Tuesday, April 05, 2016

at Future Symphony Roger Scruton ruminates on this year's death of Pierre Boulez and proposes PB provided a false path in compositional art

No one would expect Roger Scruton (those who know of him) to lavish praise on Boulez even in the year of the conductor/composer's death.  He DOES have nice things to say about Boulez the conductor but makes a case that Boulez as impresario and polemicist, Boulez as composer, did not give us a whole ton to be hugely grateful for.

http://www.futuresymphony.org/the-clothes-have-no-emperor/

Scruton didn't point this out but I will ... most of the world didn't pay attention to the death of Pierre Boulez because David Bowie's death was considered more culturally significant the world over.  Now if Roger Scruton's not happy about that EITHER, fair enough.  But it's worth juxtaposing the death of Boulez and the death of Bowie to help reinforce a point Scruton has been making, that Boulez was the smiling emperor sitting on his self-established throne but that beyond the realm of his partisans people might not even know his name. 

I can't recall where but I read that Boulez once declared that pop music was providing the wrong answer for the right question.  If anything I would venture to suggest that twelve-tone could be taken in the same way.  If the musical vocabulary and syntax of late Romantic music had devolved into formulaic kitsch by the end of the 19th century the way to revitalize that vocabulary did not lay in the biggie-sizing propensities of Mahler or Strauss but in the fragmentary re-appropriations of those chords and tunes into nascent ragtime, blues and jazz.  After all, while a retrograde of a twelve-tone row may have its sound the tonal ambiguities in blues could get you a riff that could be played forwards and then backwards but recontextualized with different harmonies along the way. Where I suspect I would differ from Scruton is that while he's been less than thrilled with pop music in the last century and loves Wagner I loathe Wagner's music but would suggest that the kinds of harmonic and melodic idioms Wagner played with are more likely preserved in some fashion within the vocabulary of popular music than in even a performance of Wagner that was conducted by Boulez.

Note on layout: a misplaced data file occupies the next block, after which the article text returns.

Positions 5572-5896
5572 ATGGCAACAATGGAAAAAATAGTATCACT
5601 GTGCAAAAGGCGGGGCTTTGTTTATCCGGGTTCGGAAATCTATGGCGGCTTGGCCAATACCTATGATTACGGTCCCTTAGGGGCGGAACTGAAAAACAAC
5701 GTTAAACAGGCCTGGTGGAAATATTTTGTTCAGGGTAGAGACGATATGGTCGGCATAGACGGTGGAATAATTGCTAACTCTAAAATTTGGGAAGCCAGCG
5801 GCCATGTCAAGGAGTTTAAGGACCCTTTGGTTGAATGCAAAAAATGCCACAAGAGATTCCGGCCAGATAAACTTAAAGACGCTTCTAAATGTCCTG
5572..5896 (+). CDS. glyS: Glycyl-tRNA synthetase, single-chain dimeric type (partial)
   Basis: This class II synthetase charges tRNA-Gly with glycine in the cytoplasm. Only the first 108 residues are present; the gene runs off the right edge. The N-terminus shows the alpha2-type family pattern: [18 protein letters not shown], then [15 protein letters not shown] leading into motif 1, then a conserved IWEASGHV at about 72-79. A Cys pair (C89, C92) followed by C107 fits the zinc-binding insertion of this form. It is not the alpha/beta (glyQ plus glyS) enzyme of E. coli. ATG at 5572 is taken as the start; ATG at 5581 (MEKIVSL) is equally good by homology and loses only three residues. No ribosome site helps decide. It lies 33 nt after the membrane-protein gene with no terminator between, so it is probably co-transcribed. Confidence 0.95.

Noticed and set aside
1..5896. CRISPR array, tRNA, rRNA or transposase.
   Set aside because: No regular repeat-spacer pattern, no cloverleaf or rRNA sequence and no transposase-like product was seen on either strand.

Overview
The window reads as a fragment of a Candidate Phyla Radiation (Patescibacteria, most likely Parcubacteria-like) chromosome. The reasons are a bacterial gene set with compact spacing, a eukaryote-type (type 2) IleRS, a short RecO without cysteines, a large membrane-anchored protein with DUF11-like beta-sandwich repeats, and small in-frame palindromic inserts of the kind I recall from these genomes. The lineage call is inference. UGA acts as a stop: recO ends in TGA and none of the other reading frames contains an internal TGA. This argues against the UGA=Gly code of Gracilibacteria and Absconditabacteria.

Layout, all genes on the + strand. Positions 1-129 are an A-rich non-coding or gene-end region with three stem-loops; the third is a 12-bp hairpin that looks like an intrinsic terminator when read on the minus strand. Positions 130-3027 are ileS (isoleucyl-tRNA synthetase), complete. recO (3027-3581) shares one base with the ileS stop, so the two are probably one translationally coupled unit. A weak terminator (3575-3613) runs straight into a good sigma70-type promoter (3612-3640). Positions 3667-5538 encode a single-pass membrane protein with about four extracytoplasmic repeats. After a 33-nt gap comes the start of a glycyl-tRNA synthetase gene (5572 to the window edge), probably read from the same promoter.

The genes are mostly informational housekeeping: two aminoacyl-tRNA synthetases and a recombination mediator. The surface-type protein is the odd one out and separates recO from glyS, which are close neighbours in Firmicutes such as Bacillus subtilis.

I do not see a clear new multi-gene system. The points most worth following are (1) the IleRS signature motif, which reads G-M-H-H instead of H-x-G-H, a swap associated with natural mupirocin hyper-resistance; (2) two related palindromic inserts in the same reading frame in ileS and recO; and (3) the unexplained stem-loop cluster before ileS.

Which might do a better job preserving the grandiosity and ambition of Wagner's music for someone like Scruton?  Pierre Boulez' pli selon pli?  Or the Who live at Leeds? 

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